Are there any artists, new or older, that continue to get a regular spin on the turntable?


I still love the ceremony of putting on a vinyl. I love the formality of it. The punk stuff is what got us into playing music. The mid ’70s to late ’70s New York and London scenes were what made Al and I say, “We can do this.” The whole DIY thing right! Let’s pick up a guitar and figure it out,so that’s what we did. I do return to that music occasionally.

I still listen to a lot of early ’50s and ’60s jazz, which I really love. It’s foreign to me and I can’t sit there and analyze it like I can a rock song. The late ’60s, early ’70s, those Neil Young, Rolling Stones records, they still have meaning to me because that’s my 11- or 12- or 13-year-old self, forming me as a person.

My dad was into big-band jazz like Duke Ellington, Benny Goodman, all that swing stuff. Six kids in our family, right. He’d come home from work and the first thing he’d do would put on that jazz music and he would just blast it. He had the most amazing system, quarter inch reel to reel tapes, phenomenal sound. He would just crank it getting all his shit from the day out, and the kids, we would just go nuts, running around the house dancing, jumping on the furniture. That was our signal to let it all out. It was a fantastic feeling, right. I really believe that introduction to music, there’s three of us in this band, all of the kids have ended up very into music. My dad introduced us to what music can do for you, how you feel, how you react to it and what it can release. We carried that right through, and 20 years later we were forming a band together.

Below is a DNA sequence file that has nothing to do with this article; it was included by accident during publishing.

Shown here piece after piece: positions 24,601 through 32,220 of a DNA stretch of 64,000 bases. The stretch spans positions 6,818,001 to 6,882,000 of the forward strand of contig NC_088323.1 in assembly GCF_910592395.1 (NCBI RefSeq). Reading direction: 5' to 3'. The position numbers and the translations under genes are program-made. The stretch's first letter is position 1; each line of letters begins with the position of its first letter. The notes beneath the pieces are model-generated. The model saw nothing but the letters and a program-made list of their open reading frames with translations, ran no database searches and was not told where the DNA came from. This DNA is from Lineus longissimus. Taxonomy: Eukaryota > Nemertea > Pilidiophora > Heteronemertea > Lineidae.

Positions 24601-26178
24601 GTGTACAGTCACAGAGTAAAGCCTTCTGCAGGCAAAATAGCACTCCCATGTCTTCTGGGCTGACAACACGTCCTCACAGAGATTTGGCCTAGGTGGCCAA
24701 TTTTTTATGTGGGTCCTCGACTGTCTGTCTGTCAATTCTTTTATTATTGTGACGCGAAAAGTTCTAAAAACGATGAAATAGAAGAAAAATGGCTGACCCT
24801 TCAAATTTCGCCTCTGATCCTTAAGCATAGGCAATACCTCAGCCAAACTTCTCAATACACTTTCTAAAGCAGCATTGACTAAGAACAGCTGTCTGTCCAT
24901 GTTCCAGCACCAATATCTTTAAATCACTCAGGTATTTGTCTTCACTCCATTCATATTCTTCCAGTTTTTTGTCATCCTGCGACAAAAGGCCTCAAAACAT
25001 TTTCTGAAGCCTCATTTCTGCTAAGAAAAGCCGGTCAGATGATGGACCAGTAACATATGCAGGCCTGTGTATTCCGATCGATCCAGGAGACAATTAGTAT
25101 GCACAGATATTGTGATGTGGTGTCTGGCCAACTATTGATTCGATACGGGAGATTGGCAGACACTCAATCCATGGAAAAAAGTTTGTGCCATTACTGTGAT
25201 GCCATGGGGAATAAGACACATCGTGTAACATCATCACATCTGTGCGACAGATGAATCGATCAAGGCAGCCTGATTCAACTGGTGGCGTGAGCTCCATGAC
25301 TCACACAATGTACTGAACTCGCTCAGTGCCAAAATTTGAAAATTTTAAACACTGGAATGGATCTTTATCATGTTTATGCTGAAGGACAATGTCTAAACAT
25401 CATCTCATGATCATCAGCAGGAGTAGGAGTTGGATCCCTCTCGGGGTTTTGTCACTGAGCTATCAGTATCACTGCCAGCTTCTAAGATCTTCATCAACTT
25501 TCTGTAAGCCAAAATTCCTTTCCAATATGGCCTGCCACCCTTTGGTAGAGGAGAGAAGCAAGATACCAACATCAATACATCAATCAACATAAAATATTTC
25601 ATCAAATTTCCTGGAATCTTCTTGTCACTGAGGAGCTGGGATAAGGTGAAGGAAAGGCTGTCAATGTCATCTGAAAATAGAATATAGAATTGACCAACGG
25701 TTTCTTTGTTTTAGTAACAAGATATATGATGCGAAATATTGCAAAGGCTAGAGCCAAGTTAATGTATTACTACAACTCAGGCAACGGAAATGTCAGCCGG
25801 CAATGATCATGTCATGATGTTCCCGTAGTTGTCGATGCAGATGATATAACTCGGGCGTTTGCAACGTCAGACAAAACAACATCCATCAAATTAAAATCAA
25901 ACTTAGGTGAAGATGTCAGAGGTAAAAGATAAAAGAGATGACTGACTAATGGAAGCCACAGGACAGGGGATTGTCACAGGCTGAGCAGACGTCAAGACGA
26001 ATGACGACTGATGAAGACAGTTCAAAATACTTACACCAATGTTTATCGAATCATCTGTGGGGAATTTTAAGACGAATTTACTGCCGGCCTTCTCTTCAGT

“What I Lost” and “Shadows 2” could be described as the cornerstones of the record. What’s the dynamic between both songs?


My dad and impermanence is a strong, connecting theme throughout this whole record. My dad suffered from dementia and died before the record was finished, but after the writing was finished. That element of the record is about him devolving into his dementia, disappearing into whatever world he was in, the world of what people with dementia go into. “What I Lost” is really a very straightforward depiction, even quoting a lot of the stuff he would say to me when I visited him. In his younger years he was a pilot and flew around northern Quebec. He would always come back to that, even when he was very lost in that surreal world he fell into, he could remember the flying and bring that back. In many ways that was the greatest part of his life, that adventure, which he did for about ten years. And also music, he could always get back to that, so we’d always talk about music. I would put on some music for him and he would talk about going to 42nd Street in New York and going to see some of these jazz bands play. So that song is really about memories and communication and that disappearing. It’s a double loss—his loss of memory of who he is, and my loss of him.